17. I fail to understand how when you mentioned it was hard to use Tim, that the first comments were from an obvious Microsoft-devout saying if you don’t know PowerShell, you might as well get out of the kitchen. I’m totally lost on that – isn’t the prior idea of MS that their product is easier to use than unicies or something?

    If VMWare is a breeze to manage over Hyper-V, I fail to see any reason for someone to use it over VMware unless you are poor company who has a lot of time, but little funds. Am I seeing a trend here? See for more details…

    To note, both our DCs are on VMs on VSphere in a four unit cluster with SAN mirroring over a 1Gb link to a three unit DR cluster on a separate SAN – I’d like to see either one of those DCs go down versus bare metal installs. Yes, we’ll have some work to bring everything back up, but we’re talking minutes.

    I think the last thing Microsoft needs to do is make a hard-to-manage product whether it’s free or not.

    1. @carl just to clarify, the article is about the standalone Hyper-V server, which is awkward to use unless you join it to a Windows domain and use remote GUI tools, not about Hyper-V in its entirety.


  18. Well, I’ll agree on this… sorry I didn’t clarify – but I’ve just installed it and it’s already taken twice as long to simply even begin to use it in the standalone.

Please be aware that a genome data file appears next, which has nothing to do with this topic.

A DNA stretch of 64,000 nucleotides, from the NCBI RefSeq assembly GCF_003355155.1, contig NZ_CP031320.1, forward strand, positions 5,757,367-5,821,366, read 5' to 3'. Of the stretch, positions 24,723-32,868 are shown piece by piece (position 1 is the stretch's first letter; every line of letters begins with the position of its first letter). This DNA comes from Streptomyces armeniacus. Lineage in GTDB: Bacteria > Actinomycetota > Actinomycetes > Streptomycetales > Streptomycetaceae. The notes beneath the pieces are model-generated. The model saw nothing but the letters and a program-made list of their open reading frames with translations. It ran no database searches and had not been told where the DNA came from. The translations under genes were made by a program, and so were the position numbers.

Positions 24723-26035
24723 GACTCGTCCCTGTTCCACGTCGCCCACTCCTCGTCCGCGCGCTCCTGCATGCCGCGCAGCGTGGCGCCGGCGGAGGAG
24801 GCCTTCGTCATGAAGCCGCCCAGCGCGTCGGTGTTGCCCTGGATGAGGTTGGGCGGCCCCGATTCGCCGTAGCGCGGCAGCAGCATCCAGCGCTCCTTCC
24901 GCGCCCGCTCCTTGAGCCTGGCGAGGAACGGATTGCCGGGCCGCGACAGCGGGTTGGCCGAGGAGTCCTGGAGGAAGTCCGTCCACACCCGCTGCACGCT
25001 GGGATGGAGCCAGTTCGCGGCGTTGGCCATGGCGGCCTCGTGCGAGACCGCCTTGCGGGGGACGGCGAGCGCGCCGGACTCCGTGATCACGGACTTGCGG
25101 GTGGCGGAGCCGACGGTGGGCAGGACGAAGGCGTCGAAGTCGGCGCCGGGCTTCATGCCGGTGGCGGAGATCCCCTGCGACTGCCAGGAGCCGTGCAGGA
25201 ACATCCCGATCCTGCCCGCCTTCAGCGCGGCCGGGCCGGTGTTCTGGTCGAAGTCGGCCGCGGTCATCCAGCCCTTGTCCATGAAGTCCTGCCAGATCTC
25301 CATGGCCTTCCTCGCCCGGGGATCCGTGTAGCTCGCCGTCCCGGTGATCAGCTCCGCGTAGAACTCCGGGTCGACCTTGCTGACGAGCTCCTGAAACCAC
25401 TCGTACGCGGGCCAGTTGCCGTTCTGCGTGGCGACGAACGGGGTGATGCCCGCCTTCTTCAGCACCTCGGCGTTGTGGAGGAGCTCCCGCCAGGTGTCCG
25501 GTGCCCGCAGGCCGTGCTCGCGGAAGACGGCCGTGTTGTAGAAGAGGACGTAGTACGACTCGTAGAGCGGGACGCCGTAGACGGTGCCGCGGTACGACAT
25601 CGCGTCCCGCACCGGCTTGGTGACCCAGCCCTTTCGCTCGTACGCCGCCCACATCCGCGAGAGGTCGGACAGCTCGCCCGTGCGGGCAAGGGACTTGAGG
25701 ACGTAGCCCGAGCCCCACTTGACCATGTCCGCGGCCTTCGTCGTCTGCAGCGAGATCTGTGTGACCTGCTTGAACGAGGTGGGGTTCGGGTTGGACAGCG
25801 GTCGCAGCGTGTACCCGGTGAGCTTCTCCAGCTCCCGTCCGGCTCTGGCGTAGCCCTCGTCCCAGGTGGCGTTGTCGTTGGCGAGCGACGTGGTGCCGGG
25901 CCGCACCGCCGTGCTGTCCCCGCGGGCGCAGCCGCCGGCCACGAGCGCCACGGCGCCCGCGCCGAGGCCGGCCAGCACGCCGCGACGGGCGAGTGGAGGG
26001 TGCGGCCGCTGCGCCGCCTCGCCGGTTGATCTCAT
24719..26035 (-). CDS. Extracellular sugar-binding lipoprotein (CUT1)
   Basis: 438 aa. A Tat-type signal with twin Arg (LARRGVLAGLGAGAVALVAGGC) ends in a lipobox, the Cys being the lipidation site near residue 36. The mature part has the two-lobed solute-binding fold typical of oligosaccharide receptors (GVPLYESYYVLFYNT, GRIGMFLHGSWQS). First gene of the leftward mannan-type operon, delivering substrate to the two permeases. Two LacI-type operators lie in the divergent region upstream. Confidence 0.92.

Even the free version of ESXi is as simple as connect to the IP and download a client.

  19. I also had a fairly bad experience with 2012 Hyper-V. I had to move from ESXi to Hyper-V because some hardware wasn’t supported by ESXi (try installing a LAN adapter driver and you’ll see what I mean).

    We have a domain, and I joined the Hyper-V server to it, but there’s no way in hades I want to install Windows 8 here at work until MS puts back in the start menu and gets rid of Metro (or at least allows me to turn it off). I run Windows 8 at home, and spend altogether far too much time trying to get away from Metro.

    Managing the server from windows 7 proved problematic. Firewall issues (bugs?) on the server still to this day prevent use of device manager remotely. The documented firewall scripts just produced errors.

    Why not just give us a tiny GUI on the Hyper-V core? I know it’s there, since there are still some apps that run with a GUI (e.g. not command line). Just give us server management would be great, then I can RDP to it to manage it.

    Using the VMs is a breeze though with the Hyper-V manager, and works great from Windows 7.

    Some more ESXi-like features would be good also, like being able to see guest image resource usage.

  20. @Adrien fair point, though there is a command-line device manager you can use with RDP.


  21. I too read the TechNet post and yours as well, That was back in November 2012 and I have learned a lot since. I also have blogged a lot since. Check out how to get a GUI start menu on free core server 2012 and lots of other useful tools and apps. Not the least of which is VTutilities (free for 7 days) well worth the $120 US. I really feel that a GUI is the best way to go but I am learning the powershell. Checkout my all powershell script detailed VHost and VM’ reporting script, dumps out a text file of very good info to have.
    It works great with any stand alone 2012 server I have currently tested it on free core 2012 and datacenter 2012.